Amy Reeves, RN, monitors a patient in the patient care unit at Moses-Ludington Hospital, a part of Inter-Lakes Health in Ticonderoga.
Nurses at Inter-Lakes Health in Ticonderoga will join health care providers across the country in observing National Nurses Week May 6 - 12.
The annual celebration marks the birthday of Florence Nightingale, the founder of modern nursing.
The 56 nurses on staff at Inter-Lakes Health plan to use the occasion as a time to reflect on nursing in Ticonderoga and the world.
“Here in Ticonderoga, nursing has been at the forefront of patient care since Moses-Ludington Hospital — then known as Shattuck Memorial Hospital — first opened its doors in 1908,” said Barbara Wright, Inter-Lakes Health administration and development coordinator. “21st Century nursing is a profession that embraces educated people with varied interests, strengths and passions, and offers many opportunities for career advancement and growth. Inter-Lakes Health nurses work in the emergency department, the surgical suite, patient care unit, long term care and in specialty clinics, to name just a few of the many working options available.”
Nurses also work in administration, infection control and utilization review in Ticonderoga.
“Inter-Lakes offers so many different roles along the nursing career ladder, from staff nurse to nurse educator to nurse practitioner to nursing informatics and beyond,” Wright said. “These roles are held by nurses who share a passion for their profession, a strong commitment to patient safety and a genuine dedication to our community. Inter-Lakes Health nurses are truly community minded.”
What is nursing? Simply defined, nursing is the care of others.
“It’s easy to define, but difficult to describe,” said Kishia Patenaude, Inter-Lakes medical staff coordinator. “Nursing care runs the gamut from complex technical procedures requiring intense scientific education and training to something as simple has holding a hand. That’s a pretty broad range to practice within. Everything a nurse does, whether simple or complex, can be vitally important to the well-being of a patient.”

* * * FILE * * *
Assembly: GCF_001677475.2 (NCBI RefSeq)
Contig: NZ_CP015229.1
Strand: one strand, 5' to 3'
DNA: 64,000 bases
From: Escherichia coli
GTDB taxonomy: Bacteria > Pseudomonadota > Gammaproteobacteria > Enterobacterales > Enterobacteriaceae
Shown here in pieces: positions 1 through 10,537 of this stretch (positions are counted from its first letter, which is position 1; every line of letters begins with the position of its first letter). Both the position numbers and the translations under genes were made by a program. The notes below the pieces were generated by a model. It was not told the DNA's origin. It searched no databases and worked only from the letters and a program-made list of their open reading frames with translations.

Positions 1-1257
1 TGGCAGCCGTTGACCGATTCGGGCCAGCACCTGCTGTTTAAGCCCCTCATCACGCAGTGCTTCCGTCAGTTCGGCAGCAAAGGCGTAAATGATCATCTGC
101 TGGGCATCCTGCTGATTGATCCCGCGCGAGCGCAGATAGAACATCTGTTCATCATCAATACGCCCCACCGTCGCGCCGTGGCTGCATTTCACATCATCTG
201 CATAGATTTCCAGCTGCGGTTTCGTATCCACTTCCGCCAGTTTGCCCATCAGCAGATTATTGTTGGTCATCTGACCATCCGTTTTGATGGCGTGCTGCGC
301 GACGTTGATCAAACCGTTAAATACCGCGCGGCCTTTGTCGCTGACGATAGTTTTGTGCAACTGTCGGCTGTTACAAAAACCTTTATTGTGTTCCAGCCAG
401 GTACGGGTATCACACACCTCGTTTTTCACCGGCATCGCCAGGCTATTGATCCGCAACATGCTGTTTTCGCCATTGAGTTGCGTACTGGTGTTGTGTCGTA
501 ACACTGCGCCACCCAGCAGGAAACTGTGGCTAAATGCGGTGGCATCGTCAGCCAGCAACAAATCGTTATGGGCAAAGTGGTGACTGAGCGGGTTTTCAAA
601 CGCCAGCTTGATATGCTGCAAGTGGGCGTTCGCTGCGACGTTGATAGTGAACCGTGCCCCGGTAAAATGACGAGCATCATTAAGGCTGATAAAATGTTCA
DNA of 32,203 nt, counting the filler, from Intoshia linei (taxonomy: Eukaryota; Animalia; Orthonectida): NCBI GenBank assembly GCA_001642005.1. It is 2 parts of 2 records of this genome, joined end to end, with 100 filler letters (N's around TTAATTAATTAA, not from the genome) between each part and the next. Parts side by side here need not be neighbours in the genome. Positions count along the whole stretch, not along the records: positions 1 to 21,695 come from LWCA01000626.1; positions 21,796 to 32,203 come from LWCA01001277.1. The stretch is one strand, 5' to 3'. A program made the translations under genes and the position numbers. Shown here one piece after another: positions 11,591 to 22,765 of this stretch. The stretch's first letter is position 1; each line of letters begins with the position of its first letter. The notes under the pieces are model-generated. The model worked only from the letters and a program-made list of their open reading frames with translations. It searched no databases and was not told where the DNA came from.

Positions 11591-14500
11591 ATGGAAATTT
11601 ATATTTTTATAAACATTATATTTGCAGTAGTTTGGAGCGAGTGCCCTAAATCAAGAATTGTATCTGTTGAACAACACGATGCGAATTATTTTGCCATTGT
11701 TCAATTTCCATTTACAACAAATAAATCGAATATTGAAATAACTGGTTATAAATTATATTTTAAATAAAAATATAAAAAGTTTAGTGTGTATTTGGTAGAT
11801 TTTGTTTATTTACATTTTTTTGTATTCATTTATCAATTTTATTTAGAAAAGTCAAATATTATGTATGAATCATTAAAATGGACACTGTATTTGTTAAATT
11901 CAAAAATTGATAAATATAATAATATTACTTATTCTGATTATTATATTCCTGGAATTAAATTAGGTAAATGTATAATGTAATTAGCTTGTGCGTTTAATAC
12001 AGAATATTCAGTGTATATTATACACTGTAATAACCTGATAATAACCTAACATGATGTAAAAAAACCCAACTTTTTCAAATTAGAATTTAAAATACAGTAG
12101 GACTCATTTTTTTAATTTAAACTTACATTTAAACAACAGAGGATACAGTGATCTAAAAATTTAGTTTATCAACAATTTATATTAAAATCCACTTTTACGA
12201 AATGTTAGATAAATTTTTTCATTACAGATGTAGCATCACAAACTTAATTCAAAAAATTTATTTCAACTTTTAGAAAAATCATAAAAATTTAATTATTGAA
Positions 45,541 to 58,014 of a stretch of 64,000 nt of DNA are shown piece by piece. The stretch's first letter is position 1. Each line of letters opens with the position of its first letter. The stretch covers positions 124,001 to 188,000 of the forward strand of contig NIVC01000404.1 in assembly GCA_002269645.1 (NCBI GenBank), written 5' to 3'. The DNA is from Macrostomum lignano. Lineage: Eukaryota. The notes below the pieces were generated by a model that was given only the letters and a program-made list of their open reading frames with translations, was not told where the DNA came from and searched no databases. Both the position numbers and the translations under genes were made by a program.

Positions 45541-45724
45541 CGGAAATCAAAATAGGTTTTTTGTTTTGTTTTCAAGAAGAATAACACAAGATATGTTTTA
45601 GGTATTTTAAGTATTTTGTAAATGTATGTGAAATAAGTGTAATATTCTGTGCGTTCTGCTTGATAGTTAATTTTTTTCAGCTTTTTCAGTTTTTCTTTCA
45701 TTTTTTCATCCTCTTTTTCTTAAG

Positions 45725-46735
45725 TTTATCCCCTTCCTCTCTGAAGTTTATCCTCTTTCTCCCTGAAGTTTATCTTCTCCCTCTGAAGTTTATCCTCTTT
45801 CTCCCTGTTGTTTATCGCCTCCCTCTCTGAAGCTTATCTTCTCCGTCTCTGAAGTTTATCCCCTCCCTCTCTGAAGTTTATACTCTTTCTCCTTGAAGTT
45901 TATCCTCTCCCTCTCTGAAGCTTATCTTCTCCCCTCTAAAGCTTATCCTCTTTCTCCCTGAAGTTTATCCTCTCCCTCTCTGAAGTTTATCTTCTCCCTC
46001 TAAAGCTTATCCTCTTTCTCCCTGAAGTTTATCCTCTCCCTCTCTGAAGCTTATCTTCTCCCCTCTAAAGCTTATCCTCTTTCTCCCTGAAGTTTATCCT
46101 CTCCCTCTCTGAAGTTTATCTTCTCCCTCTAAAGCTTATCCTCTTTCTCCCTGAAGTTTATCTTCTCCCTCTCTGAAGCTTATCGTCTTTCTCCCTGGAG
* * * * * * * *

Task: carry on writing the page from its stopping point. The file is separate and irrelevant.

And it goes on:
Nursing has a long history.
“Early civilizations believed that good spirits brought health; evil spirits brought sickness and death,” Wright related. “Back then, physicians were medicine men who treated disease through dance and rituals. The nurse was usually the family’s female elder, who tended to the needs of the patient by providing food, herbal remedies, warmth and comfort.”
Nursing continued to evolve, taking a major step forward when Nightingale took an interest in it.
Born in England in 1820 to a wealthy family, Nightingale was well educated and traveled extensively. Despite protests by her family she became a nurse at the age of 31. The outbreak of the Crimean War gave Nightingale an opportunity to organize nursing care in a military hospital in Turkey. She successfully overcame many difficulties, elevated the status of nurses and introduced quality to nursing care. Back home in England she established the first nurse training school and wrote books about nursing education and health care.
“Nightingale’s work focused attention on the need for educated nurses,” Wright explained. “Schools of nursing were founded, usually in connection with hospitals.”
Nursing progressed during the next few decades before World War II brought major changes.
“The coming of World War II had a tremendous impact on nursing,” Wright said. “More and more women worked outside the home, the need for nurses grew and there resulted an explosion of knowledge in medicine and technology. Nursing education was upgraded substantially; it moved into university settings and led to degrees in nursing for both men and women. Emphasis on nursing knowledge as the base for nursing practice led to the establishment of nursing as a professional discipline.”